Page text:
There was no such thing as a perfect match, only a good one that became great with effort and time. Yet on the day I finally adopted my dog, I felt wrung out and guilty, like I wasn’t worthy of the little being I held so carefully in my arms.
When I experienced this, it was all new and baffling to me. My HSUS co-workers, though, had heard it all before. Stories like mine are part of what’s inspired the Adopters Welcome campaign here at The HSUS, which aims to help shelters and rescues see adopters more as partners and less as risks to be screened.
The campaign recognizes that—especially in a world where shelters and rescues are still not the primary source for people seeking pets—multipage applications, home checks and other adoption barriers are scaring off (not to mention irritating) potential adopters, who can get the impression they need fenced yards and six-figure incomes to adopt.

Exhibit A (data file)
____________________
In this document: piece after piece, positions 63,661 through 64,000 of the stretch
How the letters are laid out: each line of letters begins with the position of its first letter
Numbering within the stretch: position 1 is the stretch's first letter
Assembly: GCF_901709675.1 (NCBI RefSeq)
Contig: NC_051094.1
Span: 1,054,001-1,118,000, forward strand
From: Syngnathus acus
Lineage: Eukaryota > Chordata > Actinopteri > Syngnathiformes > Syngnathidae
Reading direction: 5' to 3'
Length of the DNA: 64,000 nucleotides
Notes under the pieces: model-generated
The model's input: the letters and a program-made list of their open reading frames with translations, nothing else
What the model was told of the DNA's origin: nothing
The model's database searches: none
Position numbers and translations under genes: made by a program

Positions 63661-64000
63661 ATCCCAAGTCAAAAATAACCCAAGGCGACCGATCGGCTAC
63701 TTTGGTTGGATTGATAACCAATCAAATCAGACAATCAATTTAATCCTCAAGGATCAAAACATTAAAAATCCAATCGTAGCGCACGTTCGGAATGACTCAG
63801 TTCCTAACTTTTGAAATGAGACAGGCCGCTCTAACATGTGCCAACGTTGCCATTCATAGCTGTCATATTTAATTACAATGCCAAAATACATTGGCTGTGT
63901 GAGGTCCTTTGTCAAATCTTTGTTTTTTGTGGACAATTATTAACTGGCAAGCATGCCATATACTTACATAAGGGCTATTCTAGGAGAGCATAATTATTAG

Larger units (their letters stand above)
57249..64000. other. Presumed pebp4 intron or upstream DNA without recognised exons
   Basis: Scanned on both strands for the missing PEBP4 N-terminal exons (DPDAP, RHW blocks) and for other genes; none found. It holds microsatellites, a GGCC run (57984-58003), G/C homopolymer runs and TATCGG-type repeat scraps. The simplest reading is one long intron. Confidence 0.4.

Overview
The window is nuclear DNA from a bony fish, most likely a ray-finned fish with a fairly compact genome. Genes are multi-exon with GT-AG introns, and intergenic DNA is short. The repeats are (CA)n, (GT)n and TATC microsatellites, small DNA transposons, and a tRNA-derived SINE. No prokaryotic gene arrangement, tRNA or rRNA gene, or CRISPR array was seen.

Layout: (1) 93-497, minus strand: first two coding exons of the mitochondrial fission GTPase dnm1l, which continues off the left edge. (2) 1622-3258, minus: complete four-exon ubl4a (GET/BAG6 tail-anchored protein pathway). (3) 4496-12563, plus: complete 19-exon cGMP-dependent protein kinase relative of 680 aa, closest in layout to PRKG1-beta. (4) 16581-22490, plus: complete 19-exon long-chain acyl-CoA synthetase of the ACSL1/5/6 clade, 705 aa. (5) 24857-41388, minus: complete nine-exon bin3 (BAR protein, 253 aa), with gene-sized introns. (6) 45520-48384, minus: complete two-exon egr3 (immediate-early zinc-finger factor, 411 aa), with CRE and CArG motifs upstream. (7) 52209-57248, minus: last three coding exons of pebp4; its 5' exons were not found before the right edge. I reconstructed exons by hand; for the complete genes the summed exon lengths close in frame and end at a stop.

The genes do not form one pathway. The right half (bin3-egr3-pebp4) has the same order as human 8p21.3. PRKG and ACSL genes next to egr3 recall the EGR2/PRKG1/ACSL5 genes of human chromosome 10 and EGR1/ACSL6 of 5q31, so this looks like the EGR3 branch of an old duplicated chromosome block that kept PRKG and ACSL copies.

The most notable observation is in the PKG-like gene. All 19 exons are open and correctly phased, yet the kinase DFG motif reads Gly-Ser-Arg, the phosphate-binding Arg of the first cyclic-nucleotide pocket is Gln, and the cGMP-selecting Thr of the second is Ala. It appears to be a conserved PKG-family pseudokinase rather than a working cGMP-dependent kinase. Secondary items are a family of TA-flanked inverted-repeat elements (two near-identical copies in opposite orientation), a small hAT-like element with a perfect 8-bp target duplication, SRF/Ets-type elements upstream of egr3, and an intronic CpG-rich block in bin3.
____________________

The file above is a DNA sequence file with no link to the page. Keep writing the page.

The truth is, delaying or denying adoption doesn’t stop people from getting a pet. Research has shown that the majority of cats and dogs aren’t coming from shelters and rescues—they’re taken in as strays, or coming from a breeder (whether legitimate or a puppy mill), a friend’s accidental litter or a pet store. Such pets are often unvaccinated and unaltered and go home with no built-in support network for when they start scratching the couch or developing a nervous barking habit.
Adopters Welcome helps shelters and rescue groups increase placements by removing burdensome adoption policies (i.e., home checks and lengthy applications) in favor of embracing and attracting community members from all walks of life, encouraging them to adopt and supporting them post-adoption. An estimated 144 million pets are living in U.S. homes, compared with the 6-8 million who enter a shelter each year, some of whom are strays or community cats. Less than 6 percent of pets enter the shelter and rescue system. That’s a great reason to take a step back and celebrate the success of the other 94 percent—and base adoption policies around them, not on the outliers.